Show simple item record

dc.contributor.authorMoran, Xose Anxelu G.
dc.contributor.authorCalvo-Diaz, Alejandra
dc.contributor.authorDucklow, Hugh W.
dc.date.accessioned2011-05-04T16:11:41Z
dc.date.available2011-05-04T16:11:41Z
dc.date.issued2010-01-20
dc.identifier.citationAquatic Microbial Ecology 58 (2010): 229-239en_US
dc.identifier.urihttp://hdl.handle.net/1912/4544
dc.descriptionAuthor Posting. © Inter-Research, 2010. This article is posted here by permission of Inter-Research for personal use, not for redistribution. The definitive version was published in Aquatic Microbial Ecology 58 (2010): 229-239, doi:10.3354/ame01374.en_US
dc.description.abstractThe regulation of heterotrophic bacterial growth by resource supply (bottom-up control) was temperature-dependent in our analysis of data obtained during 2006 in the euphotic layer of the southern Bay of Biscay (NE Atlantic) continental shelf. The dataset was split into 2 subgroups using 16°C as the boundary between warm and cool waters based on differences in associated physico-chemical conditions, e.g. inorganic nutrient limitation at higher temperatures. The linear regressions between bacterial biomass (BB) and leucine incorporation rates (LIR) were significantly positive in both temperature regimes, thus indicating similar total bottom-up control, albeit with a slightly higher slope in warm waters (0.33 vs. 0.22). However, the relationship of LIR with phytoplankton biomass (chl a), which is an indicator of bottom-up control that is mediated by phytoplankton, was only significant in waters below 16°C. The analysis of bimonthly variations in the BB-LIR and LIR-chl a correlations indicated that the strength of total bottom-up control significantly increased while the role of phytoplankton in supplying DOM to bacteria diminished with mean temperatures over the 12 to 19°C range, suggesting a seasonal switch in the major source of substrates used by bacteria. We show that the abundance of cells with relatively high nucleic acid content (HNA), which are hypothesized to be the most active ones, was positively associated with bacterial production and specific growth rates in cool but not in warm conditions. These results suggest that HNA bacteria are good predictors of bulk activity and production in temperate ecosystems only when the community relies principally on phytoplankton substrates for growth and metabolism.en_US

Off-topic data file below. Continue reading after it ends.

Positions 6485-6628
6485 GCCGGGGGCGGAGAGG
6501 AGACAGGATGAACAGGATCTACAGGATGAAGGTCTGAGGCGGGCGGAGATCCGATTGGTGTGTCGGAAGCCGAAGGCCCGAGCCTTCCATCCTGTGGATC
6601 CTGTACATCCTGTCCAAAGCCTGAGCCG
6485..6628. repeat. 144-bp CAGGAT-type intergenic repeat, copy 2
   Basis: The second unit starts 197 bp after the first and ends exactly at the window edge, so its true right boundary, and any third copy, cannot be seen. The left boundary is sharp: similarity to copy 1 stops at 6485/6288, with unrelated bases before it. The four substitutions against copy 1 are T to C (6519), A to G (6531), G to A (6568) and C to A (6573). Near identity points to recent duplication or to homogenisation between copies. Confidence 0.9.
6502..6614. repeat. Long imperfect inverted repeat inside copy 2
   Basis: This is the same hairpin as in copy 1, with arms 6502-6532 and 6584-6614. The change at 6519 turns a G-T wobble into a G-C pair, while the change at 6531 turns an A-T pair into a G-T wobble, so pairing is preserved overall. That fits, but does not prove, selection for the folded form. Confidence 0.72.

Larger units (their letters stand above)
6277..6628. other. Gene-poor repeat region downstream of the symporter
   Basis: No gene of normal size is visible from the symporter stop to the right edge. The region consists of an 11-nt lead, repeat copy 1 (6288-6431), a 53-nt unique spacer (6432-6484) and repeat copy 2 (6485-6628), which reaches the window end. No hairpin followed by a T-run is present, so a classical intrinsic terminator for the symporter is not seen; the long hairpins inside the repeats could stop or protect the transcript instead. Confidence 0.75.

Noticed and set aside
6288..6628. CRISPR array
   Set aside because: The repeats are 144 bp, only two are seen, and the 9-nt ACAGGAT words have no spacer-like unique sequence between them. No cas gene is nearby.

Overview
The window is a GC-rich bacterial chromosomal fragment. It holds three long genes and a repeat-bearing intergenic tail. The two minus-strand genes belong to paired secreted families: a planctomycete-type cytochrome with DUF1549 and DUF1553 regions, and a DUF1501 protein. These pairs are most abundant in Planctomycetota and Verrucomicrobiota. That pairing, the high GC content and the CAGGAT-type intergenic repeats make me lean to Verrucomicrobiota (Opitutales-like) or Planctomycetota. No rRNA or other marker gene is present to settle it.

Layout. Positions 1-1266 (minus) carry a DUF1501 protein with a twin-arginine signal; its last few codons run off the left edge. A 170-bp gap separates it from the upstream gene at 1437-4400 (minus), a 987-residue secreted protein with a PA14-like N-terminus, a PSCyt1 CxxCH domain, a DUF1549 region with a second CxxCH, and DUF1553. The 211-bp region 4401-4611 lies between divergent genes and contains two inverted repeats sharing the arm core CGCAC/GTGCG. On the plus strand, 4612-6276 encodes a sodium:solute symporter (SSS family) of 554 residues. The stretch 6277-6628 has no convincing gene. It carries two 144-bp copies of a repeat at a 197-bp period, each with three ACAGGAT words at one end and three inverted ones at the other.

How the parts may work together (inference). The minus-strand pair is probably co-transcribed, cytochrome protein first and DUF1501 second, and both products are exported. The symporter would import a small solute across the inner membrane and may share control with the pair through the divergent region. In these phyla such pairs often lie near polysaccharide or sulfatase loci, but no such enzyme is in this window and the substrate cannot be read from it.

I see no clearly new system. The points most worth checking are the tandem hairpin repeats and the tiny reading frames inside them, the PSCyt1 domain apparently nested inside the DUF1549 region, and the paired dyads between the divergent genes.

dc.description.sponsorshipX.A.G.M. was partially supported by a sabbatical grant at the MBL from the Spanish Ministry of Education and Science (MEC) and A.C.-D. received an FPI research training predoctoral fellowhip. This work was supported by the time-series project RADIALES from the Instituto Espanol de Oceanografia (IEO).en_US
dc.format.mimetypeapplication/pdf
dc.language.isoenen_US
dc.publisherInter-Researchen_US
dc.relation.urihttp://dx.doi.org/10.3354/ame01374
dc.subjectBacterioplanktonen_US
dc.subjectBottom-up controlen_US
dc.subjectTemperatureen_US
dc.subjectBacterial biomassen_US
dc.subjectBacterial activityen_US
dc.subjectPhytoplanktonen_US
dc.subjectCoastal watersen_US
dc.titleTotal and phytoplankton mediated bottom-up control of bacterioplankton change with temperature in NE Atlantic shelf watersen_US
dc.typeArticleen_US
dc.identifier.doi10.3354/ame01374


Files in this item

Thumbnail

This item appears in the following Collection(s)

Show simple item record